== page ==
Mayor Turner hugs five-year-old Kamarion Henderson in the Kashmere Gardens neighborhood on August 25, 2018 in Houston. August 25 was the one-year anniversary of when Hurricane Harvey made landfall on the Texas coast, before inflicting severe damage on the Kashmere Gardens neighborhood and the city of Houston. Loren Elliott/Getty

The lessons of power, he says, started when he was just a boy in Acres Homes, a black north Houston neighborhood that was poor but, like many in the age of segregation, cohesive. Turner’s father died when he was just thirteen; it fell to his mother—remembered as a strict disciplinarian, with the exacting standards of an old-line European maestro—to hold her family of nine children together on a maid’s salary.

“You know, I grew up having the support of others to help me to get where I am today,” Turner says. “My mom had to get resources from wherever she could for the benefit of her children, and that was no easy task. Being able to talk with other people was important; maintaining good relationships was important.” Talking about his mother, a flash of light comes into Turner’s eyes, and he smiles brightly, as if animated by some memory. “I lived in a house with a masterful politician. She was in charge of her household. She did not have an education, and she was not a high school graduate, but she was masterful at getting what she needed for her kids. I watched her, and so many of the lessons I’ve learned, I learned from her. Relationships are important. Having a word one-on-one is important. Having a strong work ethic is important. I’ve fallen back on all of that as I’ve entered the public domain.” As a child, Turner was so spiffily dressed and studious that the neighborhood kids took him to task for it, but you have to imagine that giving in to peer pressure would have set him on a harrowing course at home.

That upbringing gave him a sense of his own strength, discipline, and authenticity, traits that got him to Harvard Law School, and a fearlessness that must have seen him through more than a few encounters with East Coast elites who had grown up using “summer” as a verb. During his time in Cambridge, Turner drew on a phrase from the Bible that his mother had stressed: “God is no respecter of persons,” meaning that God shows no favoritism. “It doesn’t matter if you are Jew or Gentile,” Turner clarifies. “Doesn’t matter if you are rich or poor. You deal with people as they are. Nobody is higher than anybody else; nobody is lower than anybody else.”

Turner says that when he showed up for law school, he didn’t know he was supposed to be intimidated. “I went to Harvard without even visiting the campus,” he says. “My mom loaded everything I had in a footlocker and gave me a one-way ticket.”

Having grown up in a segregated city, Turner had a finely honed sense of the small inequities that can make a big difference. “At Harvard, I initially took my lunch to school, but I noticed that the other kids were going out to lunch,” he says, launching into a story he’s been polishing for a possible memoir. “That wasn’t working for me, so I went and visited Ms. Ruiz, in Harvard’s financial aid office. I said, ‘Ms. Ruiz, I can’t afford to go to lunch.’ And Ms. Ruiz told me, ‘Sylvester, being up here is not just what you learn in the classroom—a part of the experience here at Harvard is the relationship with other students. So I understand what you’re saying. Let me see what I can do.’ And the next day, I checked my account, and she had put in a significant amount of money. And for me it changed things, because it established more of a level field. Some thirty-plus years later, I’m still interacting with many of the students I interacted with back then. Those relationships are still ongoing.”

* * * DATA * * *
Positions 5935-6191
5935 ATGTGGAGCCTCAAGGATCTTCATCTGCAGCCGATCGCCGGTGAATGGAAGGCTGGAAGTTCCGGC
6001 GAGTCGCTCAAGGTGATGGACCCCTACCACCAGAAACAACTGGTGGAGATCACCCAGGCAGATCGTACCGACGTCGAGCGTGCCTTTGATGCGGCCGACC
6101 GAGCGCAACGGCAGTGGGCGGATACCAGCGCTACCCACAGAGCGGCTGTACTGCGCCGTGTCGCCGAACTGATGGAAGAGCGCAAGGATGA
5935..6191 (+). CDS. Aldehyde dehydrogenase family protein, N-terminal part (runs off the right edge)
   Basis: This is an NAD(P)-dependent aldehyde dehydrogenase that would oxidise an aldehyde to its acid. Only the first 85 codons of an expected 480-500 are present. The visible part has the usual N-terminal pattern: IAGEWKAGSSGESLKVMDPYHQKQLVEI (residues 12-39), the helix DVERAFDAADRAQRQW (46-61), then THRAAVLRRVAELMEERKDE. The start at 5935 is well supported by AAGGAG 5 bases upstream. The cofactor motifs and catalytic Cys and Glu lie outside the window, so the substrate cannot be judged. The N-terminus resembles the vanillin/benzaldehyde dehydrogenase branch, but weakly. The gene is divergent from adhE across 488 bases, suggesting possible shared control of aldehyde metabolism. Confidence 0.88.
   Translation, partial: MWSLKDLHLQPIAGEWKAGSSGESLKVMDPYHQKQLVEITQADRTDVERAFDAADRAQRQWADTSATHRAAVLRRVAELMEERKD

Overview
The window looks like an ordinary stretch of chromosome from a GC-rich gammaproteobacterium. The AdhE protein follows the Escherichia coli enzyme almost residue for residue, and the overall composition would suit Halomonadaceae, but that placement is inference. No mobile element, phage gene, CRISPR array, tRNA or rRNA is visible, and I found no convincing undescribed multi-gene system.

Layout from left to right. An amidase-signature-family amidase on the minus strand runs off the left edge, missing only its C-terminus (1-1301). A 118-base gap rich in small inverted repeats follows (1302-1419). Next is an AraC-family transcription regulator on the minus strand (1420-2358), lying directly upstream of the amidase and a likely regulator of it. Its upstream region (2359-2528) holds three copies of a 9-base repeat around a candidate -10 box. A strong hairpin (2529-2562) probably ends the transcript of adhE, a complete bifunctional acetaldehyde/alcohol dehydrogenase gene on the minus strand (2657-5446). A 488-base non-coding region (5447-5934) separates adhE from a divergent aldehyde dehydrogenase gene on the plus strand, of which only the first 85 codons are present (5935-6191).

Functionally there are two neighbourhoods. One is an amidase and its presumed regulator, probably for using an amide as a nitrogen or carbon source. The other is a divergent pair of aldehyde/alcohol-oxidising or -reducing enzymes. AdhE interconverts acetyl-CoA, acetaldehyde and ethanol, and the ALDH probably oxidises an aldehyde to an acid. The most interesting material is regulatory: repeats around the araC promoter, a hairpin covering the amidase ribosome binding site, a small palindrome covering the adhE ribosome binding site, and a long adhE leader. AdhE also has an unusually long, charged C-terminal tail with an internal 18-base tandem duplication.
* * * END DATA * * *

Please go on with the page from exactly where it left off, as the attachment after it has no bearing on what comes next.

“I went to Harvard without even visiting the campus. My mom loaded everything I had in a footlocker and gave me a one-way ticket.”

Over time—at law school, during his years as an attorney at Fulbright & Jaworski, and after he and a colleague started their own firm—he learned the give-and-take of power dynamics: that victory at all costs is never really a victory; that it’s important to listen carefully, to see arguments from all sides in order to find the space for compromise with one’s opponents. The favor bank that was the Texas Legislature, where he spent 27 years in the House of Representatives, was another excellent training ground. In fact, one reason Turner won the mayor’s race was because many believed he was the only candidate with the ability to reach across the aisle in Austin and find a way out of Houston’s decades-old pension crisis, which was created when state legislators agreed to insanely high pensions for city employees, setting the city on the road to financial annihilation. Where his predecessors had failed, Turner coaxed, cajoled, horse-traded, and called in many favors to get his former colleagues—Republicans and Democrats—to reduce the workers’ benefits, reorganize Houston’s debt schedule, and issue $1 billion in bonds. (The firefighters are still fighting Turner as of this month, alas.)